Thomas Gregor Associates will engineer, fabricate, and program the systems, and supervise the installation at MHI's Tokyo shipyard. The new ships are due for delivery in July 2003 and May 2004 respectively, and are part of an expansion program to double the size of the Princess fleet over the next five years, and support the expansion of Princess into the Caribbean.

Thomas Gregor Associates also furnished and installed the technical entertainment systems for two Grand Class Princess Cruises ships, where the design utilizes a Peavey MediaMatrix system to link all 27 venues via a fiber-optic network that distributes multiple channels of audio and paging throughout the ship.

“There are tremendous benefits in using the MediaMatrix system,” says Jane Hall, the design manager for Thomas Gregor Associates. “The ship will have far greater control of musical content shipwide, and the centralization of the system is much more efficient in terms of equipment and manpower.”

Carnival Corporation (Carnival Cruise Lines' parent company, which operates six cruise companies worldwide including Carnival, Costa, Cunard, and Holland America) has at least 12 new ships in the works. Nautilus Entertainment Design Inc, based in La Jolla, CA, serves as entertainment facility consultants, designing systems for the most recent series of Carnival ships, the 2,124-passenger Fun Ship fleet built at the Kvaerner Masa-Yards in Helsinki. The first in the class, the Carnival Spirit, sailed in April 2001, followed by the Carnival Pride last December. Carnival Legend, the third in the series, follows in August 2002.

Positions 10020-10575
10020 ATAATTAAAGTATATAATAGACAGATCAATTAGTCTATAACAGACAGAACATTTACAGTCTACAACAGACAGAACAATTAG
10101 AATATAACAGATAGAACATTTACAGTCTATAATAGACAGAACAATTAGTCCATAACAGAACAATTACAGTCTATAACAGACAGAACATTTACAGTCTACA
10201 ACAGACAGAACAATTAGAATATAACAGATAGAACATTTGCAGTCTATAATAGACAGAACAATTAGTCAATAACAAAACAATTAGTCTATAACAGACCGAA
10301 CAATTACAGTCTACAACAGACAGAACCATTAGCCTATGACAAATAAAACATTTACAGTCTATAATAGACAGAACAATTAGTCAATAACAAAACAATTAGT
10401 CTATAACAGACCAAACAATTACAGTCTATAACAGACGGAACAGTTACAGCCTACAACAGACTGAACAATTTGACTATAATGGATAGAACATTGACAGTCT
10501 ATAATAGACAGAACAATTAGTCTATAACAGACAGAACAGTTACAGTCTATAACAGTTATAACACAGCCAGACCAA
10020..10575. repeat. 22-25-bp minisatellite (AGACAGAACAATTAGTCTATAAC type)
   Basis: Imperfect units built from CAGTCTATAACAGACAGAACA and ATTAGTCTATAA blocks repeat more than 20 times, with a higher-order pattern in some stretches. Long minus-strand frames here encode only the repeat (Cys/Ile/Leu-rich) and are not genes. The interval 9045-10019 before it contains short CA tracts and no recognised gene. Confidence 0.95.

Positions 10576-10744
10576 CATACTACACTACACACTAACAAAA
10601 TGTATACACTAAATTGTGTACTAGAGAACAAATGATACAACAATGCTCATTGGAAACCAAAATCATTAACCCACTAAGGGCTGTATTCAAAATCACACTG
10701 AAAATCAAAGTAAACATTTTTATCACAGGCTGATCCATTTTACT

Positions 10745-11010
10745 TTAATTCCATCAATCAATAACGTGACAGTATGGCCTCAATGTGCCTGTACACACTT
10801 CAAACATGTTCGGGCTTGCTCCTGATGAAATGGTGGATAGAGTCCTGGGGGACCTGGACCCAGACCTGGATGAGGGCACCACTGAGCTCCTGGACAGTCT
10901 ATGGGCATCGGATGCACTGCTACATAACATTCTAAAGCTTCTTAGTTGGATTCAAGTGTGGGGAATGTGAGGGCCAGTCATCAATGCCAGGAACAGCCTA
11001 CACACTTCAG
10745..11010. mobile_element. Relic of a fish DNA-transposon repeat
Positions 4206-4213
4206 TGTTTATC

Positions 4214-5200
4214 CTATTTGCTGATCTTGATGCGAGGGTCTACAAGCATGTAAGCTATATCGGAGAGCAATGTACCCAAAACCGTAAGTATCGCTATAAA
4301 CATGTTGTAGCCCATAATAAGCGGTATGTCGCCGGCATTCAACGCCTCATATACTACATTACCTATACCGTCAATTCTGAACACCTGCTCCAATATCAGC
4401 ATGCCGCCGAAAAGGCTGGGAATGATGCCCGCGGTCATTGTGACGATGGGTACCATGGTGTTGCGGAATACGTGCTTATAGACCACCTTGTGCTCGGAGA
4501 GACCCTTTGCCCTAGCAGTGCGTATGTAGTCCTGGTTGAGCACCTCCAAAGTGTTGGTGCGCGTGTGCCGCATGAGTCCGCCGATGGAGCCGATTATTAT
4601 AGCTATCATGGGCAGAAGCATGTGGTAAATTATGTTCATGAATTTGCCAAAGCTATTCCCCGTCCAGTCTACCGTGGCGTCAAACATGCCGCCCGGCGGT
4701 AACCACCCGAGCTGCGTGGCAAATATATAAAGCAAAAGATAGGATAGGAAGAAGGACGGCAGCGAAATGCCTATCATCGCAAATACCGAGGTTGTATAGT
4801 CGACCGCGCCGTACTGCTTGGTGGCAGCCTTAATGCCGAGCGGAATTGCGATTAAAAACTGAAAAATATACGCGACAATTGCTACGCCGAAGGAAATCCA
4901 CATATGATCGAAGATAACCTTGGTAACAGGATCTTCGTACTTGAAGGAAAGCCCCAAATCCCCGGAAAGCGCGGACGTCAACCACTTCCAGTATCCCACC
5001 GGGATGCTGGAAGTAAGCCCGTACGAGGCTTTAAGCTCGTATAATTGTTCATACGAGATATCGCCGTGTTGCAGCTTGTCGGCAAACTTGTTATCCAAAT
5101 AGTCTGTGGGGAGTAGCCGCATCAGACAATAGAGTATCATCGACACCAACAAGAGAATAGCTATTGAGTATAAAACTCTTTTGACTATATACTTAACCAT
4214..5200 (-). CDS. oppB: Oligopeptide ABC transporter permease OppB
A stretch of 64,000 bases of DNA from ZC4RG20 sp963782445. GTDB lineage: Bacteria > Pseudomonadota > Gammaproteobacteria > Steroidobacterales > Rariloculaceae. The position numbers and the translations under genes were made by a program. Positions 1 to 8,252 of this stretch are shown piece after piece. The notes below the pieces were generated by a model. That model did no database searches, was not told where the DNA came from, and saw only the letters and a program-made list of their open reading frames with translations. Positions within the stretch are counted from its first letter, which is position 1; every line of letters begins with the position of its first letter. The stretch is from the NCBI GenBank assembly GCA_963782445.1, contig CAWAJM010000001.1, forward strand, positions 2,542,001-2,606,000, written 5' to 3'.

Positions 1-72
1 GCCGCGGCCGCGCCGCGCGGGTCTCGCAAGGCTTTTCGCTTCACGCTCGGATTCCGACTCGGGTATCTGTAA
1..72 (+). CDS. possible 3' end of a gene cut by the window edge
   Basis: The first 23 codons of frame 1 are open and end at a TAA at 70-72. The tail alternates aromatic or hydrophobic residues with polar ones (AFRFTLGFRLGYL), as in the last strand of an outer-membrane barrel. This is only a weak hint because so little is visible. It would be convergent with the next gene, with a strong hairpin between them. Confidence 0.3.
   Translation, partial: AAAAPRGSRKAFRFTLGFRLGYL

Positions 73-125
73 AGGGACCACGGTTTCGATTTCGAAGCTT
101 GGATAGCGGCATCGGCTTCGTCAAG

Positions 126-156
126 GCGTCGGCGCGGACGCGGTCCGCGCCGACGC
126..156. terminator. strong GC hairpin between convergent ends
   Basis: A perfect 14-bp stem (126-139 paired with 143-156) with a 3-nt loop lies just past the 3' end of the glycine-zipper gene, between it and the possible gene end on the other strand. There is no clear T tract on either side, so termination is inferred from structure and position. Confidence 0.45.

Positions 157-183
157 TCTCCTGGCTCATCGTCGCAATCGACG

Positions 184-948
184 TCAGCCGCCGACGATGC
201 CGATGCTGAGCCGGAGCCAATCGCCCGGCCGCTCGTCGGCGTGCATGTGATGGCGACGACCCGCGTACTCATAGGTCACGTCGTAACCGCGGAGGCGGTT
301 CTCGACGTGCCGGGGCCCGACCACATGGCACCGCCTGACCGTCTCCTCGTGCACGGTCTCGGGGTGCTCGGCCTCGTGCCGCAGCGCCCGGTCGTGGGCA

The main lounge on the Fun Ship fleet (called the Taj Mahal on the Pride and Pharaoh's Palace on the Spirit) seats 1,100 people in a “cocktail table” setup on the main floor seating level and theatre seating in an upper balcony. The flexible lighting rig includes High End Systems Cyberlights®, Vari*Lite VL5s, a mix of ETC Source Four ellipsoidals and Source Four PARs, Altman 1K cyc lights, two Lycian 1,200W followspots, eight Wildfire UV fixtures, High End AF1000 strobes, Pani 2.5K HMI projectors, and lots of Wybron scrollers. ETC Sensor dimmers, an ETC Expression, and a Wholehog II console provide control.